What Is Service Recovery?

Introduction To Service Recovery

‘Mistakes are a critical part of every service. Hard as they try, even the best service companies can’t prevent the occasional [mistake]… errors are inevitable.’ (Hart et al, 1990)

Although written at the beginning of the 90s Hart et al’s observations are still relevant today; in every business human error is unavoidable and in the service industry, where workers are often in direct contact with the consumers, these mistakes can often lead to customer complaints. Some suggest that while the initial problem may upset consumers it is not this which reduces their loyalty to the brand, instead this is a response to an ‘employees’ lack of appropriate response to that failure’ (Pranic & Roehl, 2012, p.244) and inability to resolve a problem quickly and to their satisfaction. Therefore, in the event of an error or consumer complaint, service recovery is essential.

Service Recovery is a term which refers to ‘any actions taken by an organization and its employees in response to a customer complaint following a service failure’ (ibid). For example, in service marketing this may include offering the consumer a refund, a better quality repeat of the service, vouchers for future services or fixing errors with an ongoing service, to name a few. For example, an internet service provider may send round a technician to identify and fix a lack of internet connection or a restaurant may offer a new plate of food to a dissatisfied customer.

Service Recovery is Essential

Most agree that service recovery is an essential aspect of all service-based businesses, however, Hart et al (1990) identified that in the past over half of businesses they interviewed were completely unprepared to deal with customer complaints which led to customers feeling even more dissatisfied and often moving towards using competitors. In response to this businesses started making more efforts to listen to customers. This included taking note of incidents when someone asked to speak to the manager, wrote a letter of complaint or made a phone call (Hart et al, 1990), as well as training employees how to respond in these situations (Hoffman et al, 2016). Businesses realised that it wasn’t just about solving each customer’s problem but also about identifying ongoing issues and preventing them in the future.

Intro to Service Recovery - Marketing Blog by Rachel Oates

The History of Service Recovery

In the 80s and 90s the key innovation in service recovery was the introduction of 0800 numbers where consumers could phone for customer service advice for free (Hart et al, 1990). Then there were customer service email accounts, and today responding to customer complaints on social media is happening increasingly frequently.

In the last decade the number of people using social media has increased rapidly; it’s now an integral part of most people’s lives, mine included! While different social networks have different uses, each is based around sharing user-generated content and generating conversation (Valos et al, 2016, Brogan, 2010). Recent studies show that 2/3 of organisations are using some form of social media today to engage with their consumers in a new, more informal way than in the past (Auer, 2011, Valos et al, 2016, Wallis, 2014).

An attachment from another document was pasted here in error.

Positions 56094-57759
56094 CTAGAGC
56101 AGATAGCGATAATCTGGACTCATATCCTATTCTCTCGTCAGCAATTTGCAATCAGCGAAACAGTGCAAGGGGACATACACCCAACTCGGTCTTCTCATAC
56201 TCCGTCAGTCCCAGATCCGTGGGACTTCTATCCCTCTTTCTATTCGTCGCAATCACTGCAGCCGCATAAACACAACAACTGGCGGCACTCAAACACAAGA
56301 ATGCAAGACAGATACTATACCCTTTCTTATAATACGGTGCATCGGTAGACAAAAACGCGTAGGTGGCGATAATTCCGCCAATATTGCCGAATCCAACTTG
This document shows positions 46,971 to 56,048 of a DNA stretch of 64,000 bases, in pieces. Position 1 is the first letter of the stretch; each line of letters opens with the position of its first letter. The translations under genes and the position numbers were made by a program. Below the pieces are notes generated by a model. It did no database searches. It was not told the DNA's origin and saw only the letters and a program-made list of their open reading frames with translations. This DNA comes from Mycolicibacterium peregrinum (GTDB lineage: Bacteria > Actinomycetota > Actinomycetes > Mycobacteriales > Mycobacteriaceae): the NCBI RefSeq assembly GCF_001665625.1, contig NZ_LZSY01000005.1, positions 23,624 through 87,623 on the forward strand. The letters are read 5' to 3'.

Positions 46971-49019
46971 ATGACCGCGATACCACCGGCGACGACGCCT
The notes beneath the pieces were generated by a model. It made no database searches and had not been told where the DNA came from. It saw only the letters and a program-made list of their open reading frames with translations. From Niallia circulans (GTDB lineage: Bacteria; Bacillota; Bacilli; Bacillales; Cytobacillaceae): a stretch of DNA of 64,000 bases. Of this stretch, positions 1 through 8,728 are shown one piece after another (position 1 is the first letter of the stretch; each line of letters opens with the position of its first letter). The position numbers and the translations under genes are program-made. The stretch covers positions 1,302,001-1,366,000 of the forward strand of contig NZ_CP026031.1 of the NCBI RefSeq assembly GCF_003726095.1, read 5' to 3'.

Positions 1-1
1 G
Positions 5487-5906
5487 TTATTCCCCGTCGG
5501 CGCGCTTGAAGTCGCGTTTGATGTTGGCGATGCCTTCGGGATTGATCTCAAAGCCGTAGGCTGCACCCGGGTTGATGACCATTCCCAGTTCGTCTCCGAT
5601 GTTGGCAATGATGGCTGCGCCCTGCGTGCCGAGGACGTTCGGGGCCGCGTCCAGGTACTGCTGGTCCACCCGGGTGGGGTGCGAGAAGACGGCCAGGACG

Social Media is the Way Forward

In the context of service recovery Facebook and Twitter are most often used as these have become one of the quickest ways to complain about customer service about a company. This means that when something goes wrong a customer is more likely to send a Tweet or post to a company’s Facebook page before making a phone call or emailing. Because of this, there is the argument that social media customer service is the next innovation in service recovery and in order to assess this over the next few posts, I’ll be looking why businesses need to utilise social media for service recovery and what happens when they don’t, the weaknesses and problems with using social media for this purpose, and the future of service recovery including whether or not social media can really be called the next innovation or if it’s already getting old.


Part 2: Using Social Media For Service Recovery

Sources & Further Reading

  • Auer, M.R. (2011) The Policy Sciences of Social Media, Policy Studies Journal, 39, 4, pp. 709-736
  • Brogan, C. (2010) Social Media 101: Tactics and Tips to Develop Your Business Online, New Jersey: John Wiley & Sons
  • Hart, C., Heskett, J., & Sasser Jr., W. (1990) The Profitable Art of Service Recovery, Harvard Business Review, 68, 4, pp. 148-156
  • Hoffman, K., Kelley, S. & Rotalsky, H. (2016) Retrospective: tracking service failures and employee recovery efforts, Journal Of Services Marketing, 30, 1, pp. 7-10
  • Pranic, L. & Roehl, W. (2012) Rethinking Service Recovery: A Customer Empowerment (CE) Perspective, Journal Of Business Economics And Management, 13, 2, pp. 242-260
  • Valos, M, Haji Habibi, F, Casidy, R, Maplestone, V, & Driesener, C 2016, ‘Exploring the integration of social media within integrated marketing communication frameworks: Perspectives of services marketers’, Marketing Intelligence And Planning, 34, 1, p. 19-40
  • Wallis, L. (2014) Why it pays to complain via Twitter. BBC News [online] 21 May 2014. Available at: [Date Accessed: – 15/03/2016]
Adapted from my essay Service Marketing and Social Media, written for IB2650 at Warwick Business School.


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